New ‘doubled haploid’ lab to promote winter wheat
With an injection of $25,000 in capital funding from SaskPower and Ducks Unlimited (DU), the University’s College of Agriculture is now in a position to reduce the time it takes for new varieties of winter wheat to make it from the laboratory to the farmer’s field.
According to Brian Fowler, a plant scientist in the Crop Development Centre, the newly equipped doubled haploid laboratory could see varieties ready for the field in as little as seven years, down considerably from the usual 12-15 years needed for production.
“The biggest advantage of the doubled haploid lab will be the time save in variety development,” he said during a Nov. 29 news conference to announce the lab opening. By focusing on yield and profitability of new varieties, Fowler said the hope is winter wheat will find “an economic place in the farm production system.”
In conventional crop breeding, the first cross of two plants creates a variety of progeny which then have to be bred over several generations before they stabilize and can be accurately assessed for their various characteristics, explained Rick Holm, Director of the Crop Development Centre. With the new lab equipment, haploid cells from the first generation of progeny are “tricked” into doubling their number of chromosomes. This stabilizes the variety immediately, allowing for earlier assessment.
Funding for the lab was made available through a SaskPower and DU initiative directed at environmental conservation. Under the initiative, SaskPower provides DU with $115,000 annually and the two organizations then work together to identify worthwhile projects. The doubled haploid lab is one of four projects that will be funded this year. That initiative includes $100,000 per year for five years to fund the Eco-Agricultural Research Chair in the College of Agriculture, a position currently held by Fowler.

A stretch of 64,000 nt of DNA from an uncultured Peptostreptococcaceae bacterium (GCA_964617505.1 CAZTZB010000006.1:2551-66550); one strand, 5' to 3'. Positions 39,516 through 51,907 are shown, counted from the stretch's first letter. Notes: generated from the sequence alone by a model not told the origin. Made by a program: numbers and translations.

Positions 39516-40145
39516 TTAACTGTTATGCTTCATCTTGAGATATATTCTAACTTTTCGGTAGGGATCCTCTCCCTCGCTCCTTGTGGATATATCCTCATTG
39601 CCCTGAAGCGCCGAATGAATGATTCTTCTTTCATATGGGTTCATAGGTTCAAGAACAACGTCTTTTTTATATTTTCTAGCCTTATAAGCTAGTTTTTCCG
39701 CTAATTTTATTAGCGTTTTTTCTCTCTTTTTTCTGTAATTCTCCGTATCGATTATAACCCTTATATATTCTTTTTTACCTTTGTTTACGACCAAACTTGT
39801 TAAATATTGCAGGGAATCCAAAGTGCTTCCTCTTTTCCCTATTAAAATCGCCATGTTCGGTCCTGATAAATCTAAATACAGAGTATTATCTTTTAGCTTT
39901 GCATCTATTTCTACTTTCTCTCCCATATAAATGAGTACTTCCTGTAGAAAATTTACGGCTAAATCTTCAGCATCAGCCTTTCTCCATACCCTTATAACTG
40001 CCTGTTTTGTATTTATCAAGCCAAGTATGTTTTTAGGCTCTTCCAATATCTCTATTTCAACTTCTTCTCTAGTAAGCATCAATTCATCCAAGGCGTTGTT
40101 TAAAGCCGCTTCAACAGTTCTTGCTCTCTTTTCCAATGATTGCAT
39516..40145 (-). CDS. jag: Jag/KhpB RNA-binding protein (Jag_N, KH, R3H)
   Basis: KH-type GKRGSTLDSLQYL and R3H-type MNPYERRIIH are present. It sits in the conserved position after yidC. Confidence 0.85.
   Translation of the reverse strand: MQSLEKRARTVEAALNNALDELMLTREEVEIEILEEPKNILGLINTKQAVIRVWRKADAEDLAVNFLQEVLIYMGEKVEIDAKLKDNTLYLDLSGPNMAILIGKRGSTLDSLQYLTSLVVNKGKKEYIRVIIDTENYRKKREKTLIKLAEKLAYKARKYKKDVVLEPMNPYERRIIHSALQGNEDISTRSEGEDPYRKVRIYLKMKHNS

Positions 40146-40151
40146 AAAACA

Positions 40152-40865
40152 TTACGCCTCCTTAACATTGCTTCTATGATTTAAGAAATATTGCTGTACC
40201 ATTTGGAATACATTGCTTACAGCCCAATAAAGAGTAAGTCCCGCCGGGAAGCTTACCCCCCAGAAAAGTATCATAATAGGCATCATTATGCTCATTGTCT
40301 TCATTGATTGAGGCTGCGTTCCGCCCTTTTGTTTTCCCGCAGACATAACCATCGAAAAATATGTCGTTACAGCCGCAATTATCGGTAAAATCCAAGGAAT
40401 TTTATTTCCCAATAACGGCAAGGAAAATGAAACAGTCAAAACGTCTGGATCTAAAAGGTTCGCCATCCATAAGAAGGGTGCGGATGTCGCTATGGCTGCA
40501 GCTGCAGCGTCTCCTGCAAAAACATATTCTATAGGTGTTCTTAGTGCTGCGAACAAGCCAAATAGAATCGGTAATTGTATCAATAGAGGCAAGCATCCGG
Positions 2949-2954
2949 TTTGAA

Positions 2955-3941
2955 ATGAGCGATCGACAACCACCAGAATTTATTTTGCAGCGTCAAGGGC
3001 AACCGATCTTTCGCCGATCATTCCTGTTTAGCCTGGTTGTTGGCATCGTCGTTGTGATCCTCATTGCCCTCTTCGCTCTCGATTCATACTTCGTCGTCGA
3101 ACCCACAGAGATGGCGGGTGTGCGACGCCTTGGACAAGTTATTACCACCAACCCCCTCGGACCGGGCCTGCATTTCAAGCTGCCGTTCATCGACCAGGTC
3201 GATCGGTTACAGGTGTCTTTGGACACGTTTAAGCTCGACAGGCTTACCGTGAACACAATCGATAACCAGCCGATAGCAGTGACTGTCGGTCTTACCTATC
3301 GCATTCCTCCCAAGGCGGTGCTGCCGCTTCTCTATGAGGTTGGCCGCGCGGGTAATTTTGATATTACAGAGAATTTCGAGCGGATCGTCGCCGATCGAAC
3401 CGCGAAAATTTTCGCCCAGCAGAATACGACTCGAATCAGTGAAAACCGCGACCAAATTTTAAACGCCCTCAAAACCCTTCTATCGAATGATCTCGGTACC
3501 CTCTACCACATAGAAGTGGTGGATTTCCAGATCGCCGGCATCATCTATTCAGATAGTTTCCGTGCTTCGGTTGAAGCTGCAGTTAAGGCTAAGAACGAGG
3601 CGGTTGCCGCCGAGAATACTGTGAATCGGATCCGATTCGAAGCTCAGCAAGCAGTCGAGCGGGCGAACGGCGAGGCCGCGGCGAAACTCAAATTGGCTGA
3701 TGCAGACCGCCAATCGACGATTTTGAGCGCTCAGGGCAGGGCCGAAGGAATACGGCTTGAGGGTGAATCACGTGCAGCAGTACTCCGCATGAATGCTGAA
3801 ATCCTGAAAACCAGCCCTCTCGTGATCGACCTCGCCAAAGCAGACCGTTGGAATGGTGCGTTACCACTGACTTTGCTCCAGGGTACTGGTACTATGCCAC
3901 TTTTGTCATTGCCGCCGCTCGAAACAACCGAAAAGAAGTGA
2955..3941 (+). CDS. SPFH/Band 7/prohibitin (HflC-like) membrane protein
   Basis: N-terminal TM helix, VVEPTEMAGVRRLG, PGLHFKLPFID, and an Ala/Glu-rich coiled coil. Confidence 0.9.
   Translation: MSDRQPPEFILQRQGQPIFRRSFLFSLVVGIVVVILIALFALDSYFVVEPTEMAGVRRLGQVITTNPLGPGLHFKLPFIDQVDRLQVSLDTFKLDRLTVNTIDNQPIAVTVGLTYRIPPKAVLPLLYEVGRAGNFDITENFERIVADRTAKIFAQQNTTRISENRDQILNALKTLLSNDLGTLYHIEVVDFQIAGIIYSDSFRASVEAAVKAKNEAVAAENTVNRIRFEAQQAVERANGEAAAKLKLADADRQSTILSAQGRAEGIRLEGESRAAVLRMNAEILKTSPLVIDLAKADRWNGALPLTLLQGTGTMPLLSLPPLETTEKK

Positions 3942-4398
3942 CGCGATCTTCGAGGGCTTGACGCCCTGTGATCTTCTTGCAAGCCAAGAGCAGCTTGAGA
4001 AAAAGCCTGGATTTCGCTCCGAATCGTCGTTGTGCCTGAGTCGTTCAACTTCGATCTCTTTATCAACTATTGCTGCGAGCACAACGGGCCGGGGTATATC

DU also provides Fowler with up to $50,000 annually based on project proposals.
Lee Moats, director of the DU winter wheat program, said his organization’s aim is to “find ways to make agriculture and habitat conservation fit together”, and the new lab represents “an important piece of the puzzle. It’s also a testament to the power of partnerships.”
Agriculture and conservation are particularly important to dabbling ducks like the mallard and the northern pintail, Moats said. These birds return to the Prairies and nest very early in the spring, often choosing stubble fields as home. DU promotes the use of crops like winter wheat and fall rye, he said, because they provide perfect habitat and eliminate the risk of nest destruction during spring fieldwork.
For its part, SaskPower sees its support for the lab as “living up to our commitment” to balance safe and reliable power service with concern for the environment, said Judy May, Manager of Customer Services.
Speaking in support of both the partnership between SaskPower, DU and the University, and the efforts being made in winter wheat research, Rod Johnson, Vice-President of Winter Cereals Canada pointed out a number of agronomic benefits to growing winter crops, including making use of moisture reserves and early spring precipitation, and increasing flexibility in the overall farm operation.
The economic benefits, he said, centre on lower capital and input costs for the farmer. Environmentally, winter crops can reduce wind and water erosion, and create vital habitat for waterfowl.
Johnson said the aim of Winter Cereals Canada, a farmer-based commodity organization, is to increase winter cereal acreage across Canada by touting its key role “in environmentally sound and therefore sustainable” farming system.